PHI 1101: Lecture 4 Sept 30 2011
As noted, a deductive argument is intended to produce logically conclusive support for its conclusion.
Non deductive arguments:
An argument intended to provide probable support for its conclusion
the premises of a non deductive argument are meant to make the conclusion probable or likely
Support for the conclusion is a matter of .
Non deductive arguments can be described as successful or unsuccessful.
Three degree of probability for a successful non deductive argument:
1) if the premises of an argument make the conclusion almost certain, then we describe the argument as
successful and dispute the degree of support which the premises lend the conclusion as close to certain.
2) on the other hand, if the premises of an argument do not render the conclusion close to certain, but quite
plausible, then the argument is still successful, but we describe it as the support which the premises lend
the conclusion as very likely. ( a great deal more likely than not)
3) if the premises of an argument provide some basis for the conclusion, but no great support then it is still
successful but we describe the matter of degree upon which the premises support the conclusion as being
An unsuccessful non deductive argument:
If the degree of support that the premises give the conclusion is little of none at all, then we describe the
argument as being unsuccessful.
A non deductive argument is unsuccessful when its premises are not relevant to the conclusion or do not
adequately support the conclusion or do not provide sufficient information.
Three types of non deductive arguments:
1) Inductive Generalizations: most often with inductive generalizations, we start with premises about
individual members of a group and a reason to conclusions about the group as a whole.
The movement is from the particular to the general. So whenever we begin with observations about some member of a group, and end with a generalization
about all of them, its called an inductive generalization
Ex: “I’ve owned 2 Dell Computers and both sucked. I’m starting to think all Dell computers are crap.”
‘I got food poisoning the last time I went to that restaurant; now, I’m afraid to go back.’
More formally, an inductive generalization hasthis form:
X per cent of the observed members of group A have property P.
Therefore, X per cent of all members of group A probably have property P.
Not all examples actually mention percentages, though.
‘40 per cent of people in our survey said they support the Conservative Party. So, we expect the
Conservatives to get 40 per cent of votes in this election.’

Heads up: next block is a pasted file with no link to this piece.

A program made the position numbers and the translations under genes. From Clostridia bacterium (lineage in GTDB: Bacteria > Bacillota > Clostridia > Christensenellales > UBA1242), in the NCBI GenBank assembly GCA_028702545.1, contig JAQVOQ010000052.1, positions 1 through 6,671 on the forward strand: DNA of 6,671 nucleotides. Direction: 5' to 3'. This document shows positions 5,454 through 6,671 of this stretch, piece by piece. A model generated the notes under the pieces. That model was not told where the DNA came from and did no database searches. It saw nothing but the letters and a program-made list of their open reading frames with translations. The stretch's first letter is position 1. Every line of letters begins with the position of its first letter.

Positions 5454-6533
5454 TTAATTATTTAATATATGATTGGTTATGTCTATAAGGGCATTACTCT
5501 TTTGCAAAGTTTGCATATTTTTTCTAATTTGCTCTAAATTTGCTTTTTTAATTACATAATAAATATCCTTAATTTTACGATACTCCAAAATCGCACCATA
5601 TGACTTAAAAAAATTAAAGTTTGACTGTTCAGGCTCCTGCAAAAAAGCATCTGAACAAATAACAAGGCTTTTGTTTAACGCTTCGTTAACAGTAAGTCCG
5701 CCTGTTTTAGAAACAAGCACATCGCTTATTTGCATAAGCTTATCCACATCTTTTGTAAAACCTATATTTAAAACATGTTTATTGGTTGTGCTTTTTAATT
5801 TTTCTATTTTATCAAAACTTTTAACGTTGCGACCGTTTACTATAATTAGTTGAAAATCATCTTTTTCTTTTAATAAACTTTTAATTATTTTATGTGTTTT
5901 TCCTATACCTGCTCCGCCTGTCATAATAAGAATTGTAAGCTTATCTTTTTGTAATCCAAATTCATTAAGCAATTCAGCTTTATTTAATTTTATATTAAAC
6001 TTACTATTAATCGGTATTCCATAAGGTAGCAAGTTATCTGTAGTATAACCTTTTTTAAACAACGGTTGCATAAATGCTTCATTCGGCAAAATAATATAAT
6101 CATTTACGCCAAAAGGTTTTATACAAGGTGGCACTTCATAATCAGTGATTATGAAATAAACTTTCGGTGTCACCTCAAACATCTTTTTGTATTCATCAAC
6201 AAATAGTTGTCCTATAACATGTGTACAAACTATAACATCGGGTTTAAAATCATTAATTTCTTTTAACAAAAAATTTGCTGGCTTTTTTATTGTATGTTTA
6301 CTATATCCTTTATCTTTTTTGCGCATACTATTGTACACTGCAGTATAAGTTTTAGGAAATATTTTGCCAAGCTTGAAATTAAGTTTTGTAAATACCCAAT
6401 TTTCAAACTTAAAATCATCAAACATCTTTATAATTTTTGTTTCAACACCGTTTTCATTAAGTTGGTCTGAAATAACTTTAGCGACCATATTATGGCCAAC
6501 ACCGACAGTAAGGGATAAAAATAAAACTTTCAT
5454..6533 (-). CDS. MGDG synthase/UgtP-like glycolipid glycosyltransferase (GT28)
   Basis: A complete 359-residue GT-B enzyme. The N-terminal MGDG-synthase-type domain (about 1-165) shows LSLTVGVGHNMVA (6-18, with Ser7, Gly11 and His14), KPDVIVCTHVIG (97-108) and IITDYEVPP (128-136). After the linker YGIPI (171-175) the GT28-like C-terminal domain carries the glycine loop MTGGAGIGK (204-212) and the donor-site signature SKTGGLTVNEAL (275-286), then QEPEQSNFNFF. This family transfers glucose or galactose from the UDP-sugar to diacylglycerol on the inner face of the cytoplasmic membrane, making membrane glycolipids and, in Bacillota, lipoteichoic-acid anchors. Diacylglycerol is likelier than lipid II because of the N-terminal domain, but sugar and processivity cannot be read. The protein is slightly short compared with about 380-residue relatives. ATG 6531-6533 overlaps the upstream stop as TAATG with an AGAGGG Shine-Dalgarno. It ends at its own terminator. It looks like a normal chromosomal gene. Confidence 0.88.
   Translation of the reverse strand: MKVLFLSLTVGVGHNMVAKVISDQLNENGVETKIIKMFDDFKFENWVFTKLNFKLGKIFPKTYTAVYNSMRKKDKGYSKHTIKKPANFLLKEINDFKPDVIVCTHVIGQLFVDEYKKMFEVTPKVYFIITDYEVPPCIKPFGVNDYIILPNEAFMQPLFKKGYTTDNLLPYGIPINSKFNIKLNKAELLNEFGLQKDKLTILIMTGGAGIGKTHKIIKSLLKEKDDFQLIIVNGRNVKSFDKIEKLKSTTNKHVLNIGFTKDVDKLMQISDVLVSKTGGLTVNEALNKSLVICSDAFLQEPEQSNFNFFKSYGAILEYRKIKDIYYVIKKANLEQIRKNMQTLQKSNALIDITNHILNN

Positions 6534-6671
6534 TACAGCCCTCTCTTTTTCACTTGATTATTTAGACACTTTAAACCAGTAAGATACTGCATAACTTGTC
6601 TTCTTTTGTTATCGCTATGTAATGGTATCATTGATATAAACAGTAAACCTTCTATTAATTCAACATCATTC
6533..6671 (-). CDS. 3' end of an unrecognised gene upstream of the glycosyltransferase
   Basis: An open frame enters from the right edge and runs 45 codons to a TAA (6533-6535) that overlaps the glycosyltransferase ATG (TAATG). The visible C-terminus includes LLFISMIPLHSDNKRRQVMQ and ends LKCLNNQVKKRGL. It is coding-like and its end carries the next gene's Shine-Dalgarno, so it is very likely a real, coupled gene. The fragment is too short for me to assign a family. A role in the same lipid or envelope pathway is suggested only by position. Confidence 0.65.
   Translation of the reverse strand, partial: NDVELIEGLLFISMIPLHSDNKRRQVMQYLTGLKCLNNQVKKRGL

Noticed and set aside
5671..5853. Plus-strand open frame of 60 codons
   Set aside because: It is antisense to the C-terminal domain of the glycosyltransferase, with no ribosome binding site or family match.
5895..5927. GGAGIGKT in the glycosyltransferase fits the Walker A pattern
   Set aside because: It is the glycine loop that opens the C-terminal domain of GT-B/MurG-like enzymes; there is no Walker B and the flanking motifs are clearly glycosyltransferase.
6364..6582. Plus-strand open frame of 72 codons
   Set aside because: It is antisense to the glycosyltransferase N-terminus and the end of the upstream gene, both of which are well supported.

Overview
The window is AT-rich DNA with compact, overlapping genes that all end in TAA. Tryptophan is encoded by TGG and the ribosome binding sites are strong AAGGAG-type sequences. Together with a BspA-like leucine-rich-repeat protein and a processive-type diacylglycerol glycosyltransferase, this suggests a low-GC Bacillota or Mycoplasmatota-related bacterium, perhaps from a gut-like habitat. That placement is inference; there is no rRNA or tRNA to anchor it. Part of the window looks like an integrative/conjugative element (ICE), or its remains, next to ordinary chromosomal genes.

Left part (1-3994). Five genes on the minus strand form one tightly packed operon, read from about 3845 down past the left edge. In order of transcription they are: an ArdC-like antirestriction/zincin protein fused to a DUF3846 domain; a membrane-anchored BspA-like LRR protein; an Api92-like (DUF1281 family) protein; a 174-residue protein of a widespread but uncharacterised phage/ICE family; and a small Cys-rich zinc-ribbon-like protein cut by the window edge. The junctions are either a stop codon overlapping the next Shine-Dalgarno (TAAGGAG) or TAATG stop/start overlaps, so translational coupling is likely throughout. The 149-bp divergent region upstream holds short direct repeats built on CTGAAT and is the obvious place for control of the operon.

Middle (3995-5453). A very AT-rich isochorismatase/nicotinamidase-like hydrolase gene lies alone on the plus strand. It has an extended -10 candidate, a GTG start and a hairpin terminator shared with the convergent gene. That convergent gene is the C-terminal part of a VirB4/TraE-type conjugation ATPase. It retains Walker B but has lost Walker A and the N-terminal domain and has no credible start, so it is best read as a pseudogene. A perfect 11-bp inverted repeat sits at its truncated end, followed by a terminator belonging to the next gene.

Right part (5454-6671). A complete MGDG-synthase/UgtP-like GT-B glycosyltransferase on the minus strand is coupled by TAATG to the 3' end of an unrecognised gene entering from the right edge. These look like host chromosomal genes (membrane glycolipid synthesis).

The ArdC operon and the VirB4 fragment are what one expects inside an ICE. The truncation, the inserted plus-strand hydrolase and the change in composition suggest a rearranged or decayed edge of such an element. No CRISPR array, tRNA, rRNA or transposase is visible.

How good is the argument:
Inductive generalizations can be ‘successful’ or ‘unsuccessful’
They can vary in strength, according to the degree of support the premises provide for the conclusion.
How well does our survey support our conclusion about the election?
That depends on how large the sample was (among other things).
How many people were surveyed? 5? 1000?
The reliability of a generalization depends partly on the size of the sample used.
Basing a conclusion on inadequate sample size: ‘hasty generalization’ Generally: the larger the sample, the more likely it is to reliably reflect the nature of the larger group.
To be useful in inductive generalization, a sample must be representative.
It must represent the target group. If it doesn’t, then it’s a biased sample.
Worst case: ‘We examined 1,000 horses. From this we conclude that no cows have mad cow disease.’
[How do 1,000 horses represent cows?]
‘Canadians are likely to vote NDP in this election. We surveyed over 1,000 union members, and they told
us . . .’
inductive generalization, sample: union members
‘Nova Scotians are strongly in favour of a freeze on tuition. We surveyed 500 university students, and they
said . . .’
To be truly representative, the sample should be similar to the target group in that it:
has all the same relevant characteristics,
and has those characteristics in the same proportion that the target group does.
Sometimes we have good, but incomplete, knowledge of some group of people or things and based on that,
we reach a conclusion about some member of that group.
‘Canada’s Parliament is overwhelmingly white and male. So, your MP is probably a white male.’
*NOTE: With a statistical syllogism the movement is from the gen